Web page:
The longest snake species in Great Britain, the grass snake is often found near waterbodies. Grass snakes are usually olive green in colour, with a distinctive yellow and black neck collar and a round pupil. These reptiles have pale bellies and dark blotches or bars can be found along the body.
The grass snake is Britain’s only egg-laying snake with the female laying 10 to 40 eggs in decaying vegetation such as compost heaps which act as an incubator. The eggs hatch into miniature versions of the adults in late summer to autumn.
The grass snake is completely harmless to humans, but when threatened they can play dead, or rear up in a mock attack posture. They can also excrete a foul-smelling substance from anal glands. Like all snakes, grass snakes are cold-blooded and can only be active if they bask in the sun on warm days.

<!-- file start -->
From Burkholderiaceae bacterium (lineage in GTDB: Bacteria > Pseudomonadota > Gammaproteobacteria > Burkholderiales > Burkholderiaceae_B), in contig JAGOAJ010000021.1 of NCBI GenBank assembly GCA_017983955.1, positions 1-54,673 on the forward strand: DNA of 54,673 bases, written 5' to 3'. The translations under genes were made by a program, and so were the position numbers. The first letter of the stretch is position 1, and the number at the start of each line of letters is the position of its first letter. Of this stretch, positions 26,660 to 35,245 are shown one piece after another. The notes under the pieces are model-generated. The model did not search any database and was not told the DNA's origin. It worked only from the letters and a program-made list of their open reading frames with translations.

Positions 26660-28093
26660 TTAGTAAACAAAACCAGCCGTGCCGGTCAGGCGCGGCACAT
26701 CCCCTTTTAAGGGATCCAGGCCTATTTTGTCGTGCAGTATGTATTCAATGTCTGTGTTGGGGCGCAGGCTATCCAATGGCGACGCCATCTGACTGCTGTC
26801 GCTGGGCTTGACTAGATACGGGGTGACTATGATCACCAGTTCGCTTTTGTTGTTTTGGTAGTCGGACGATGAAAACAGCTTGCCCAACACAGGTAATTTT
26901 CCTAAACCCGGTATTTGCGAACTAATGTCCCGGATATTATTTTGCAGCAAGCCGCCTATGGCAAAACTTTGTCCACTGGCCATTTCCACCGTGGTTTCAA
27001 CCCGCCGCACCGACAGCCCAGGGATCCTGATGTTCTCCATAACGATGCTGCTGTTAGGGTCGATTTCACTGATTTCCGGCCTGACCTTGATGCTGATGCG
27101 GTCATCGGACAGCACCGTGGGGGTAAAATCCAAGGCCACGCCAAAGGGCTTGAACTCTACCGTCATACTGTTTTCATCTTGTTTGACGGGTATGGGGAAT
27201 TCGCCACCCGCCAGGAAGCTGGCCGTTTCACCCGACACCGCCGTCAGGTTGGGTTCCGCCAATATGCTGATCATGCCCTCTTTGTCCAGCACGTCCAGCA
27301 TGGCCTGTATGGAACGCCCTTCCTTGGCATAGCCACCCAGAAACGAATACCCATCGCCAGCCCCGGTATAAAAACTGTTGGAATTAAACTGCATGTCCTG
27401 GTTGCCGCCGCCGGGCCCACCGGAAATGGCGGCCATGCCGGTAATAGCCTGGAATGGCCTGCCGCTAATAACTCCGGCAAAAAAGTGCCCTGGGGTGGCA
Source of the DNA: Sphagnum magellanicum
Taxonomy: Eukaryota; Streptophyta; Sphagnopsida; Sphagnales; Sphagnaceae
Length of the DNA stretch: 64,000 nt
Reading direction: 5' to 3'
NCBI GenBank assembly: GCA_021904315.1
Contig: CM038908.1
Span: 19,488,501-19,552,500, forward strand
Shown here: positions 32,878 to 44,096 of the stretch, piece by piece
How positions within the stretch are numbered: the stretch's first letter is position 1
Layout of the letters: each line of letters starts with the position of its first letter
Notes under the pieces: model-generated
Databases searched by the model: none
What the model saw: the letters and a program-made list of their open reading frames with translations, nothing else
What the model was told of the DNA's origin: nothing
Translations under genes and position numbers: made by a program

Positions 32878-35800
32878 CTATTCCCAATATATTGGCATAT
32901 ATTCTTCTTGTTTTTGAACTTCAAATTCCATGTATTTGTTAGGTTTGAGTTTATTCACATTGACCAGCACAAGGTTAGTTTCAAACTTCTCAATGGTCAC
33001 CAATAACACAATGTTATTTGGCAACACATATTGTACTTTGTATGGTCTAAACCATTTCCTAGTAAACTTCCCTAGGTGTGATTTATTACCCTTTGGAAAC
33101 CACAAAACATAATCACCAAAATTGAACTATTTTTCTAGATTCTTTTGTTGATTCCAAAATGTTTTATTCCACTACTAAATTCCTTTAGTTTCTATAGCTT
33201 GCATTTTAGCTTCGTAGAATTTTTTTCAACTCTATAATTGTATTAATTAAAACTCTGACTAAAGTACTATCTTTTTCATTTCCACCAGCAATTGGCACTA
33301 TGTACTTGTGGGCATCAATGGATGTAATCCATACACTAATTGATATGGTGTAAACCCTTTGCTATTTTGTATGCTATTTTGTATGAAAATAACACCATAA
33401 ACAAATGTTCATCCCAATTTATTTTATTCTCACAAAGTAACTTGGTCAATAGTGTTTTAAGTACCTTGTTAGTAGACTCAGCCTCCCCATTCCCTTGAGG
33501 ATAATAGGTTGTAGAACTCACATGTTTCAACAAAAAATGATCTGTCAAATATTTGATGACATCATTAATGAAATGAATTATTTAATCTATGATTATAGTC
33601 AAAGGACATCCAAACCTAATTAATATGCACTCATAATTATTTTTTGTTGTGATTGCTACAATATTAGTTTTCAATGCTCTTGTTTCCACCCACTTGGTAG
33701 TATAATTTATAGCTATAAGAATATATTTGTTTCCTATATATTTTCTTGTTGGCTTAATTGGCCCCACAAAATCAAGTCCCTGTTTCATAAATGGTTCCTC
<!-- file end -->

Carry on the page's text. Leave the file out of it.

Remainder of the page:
What they eat
Grass snakes feed on a variety of species including amphibians, fish and nesting birds.
Where and when to see them
Grass snakes are active from April to October (they hibernate from October to April).
They are strongly associated with wetland habitats but can also be found on grasslands, heaths and gardens (particularly those with a pond).
Check compost heaps as they like to lay their eggs in the warm and rotting organic matter.
Search for them on warm sunny days. On cold wet days they will be will be hidden away.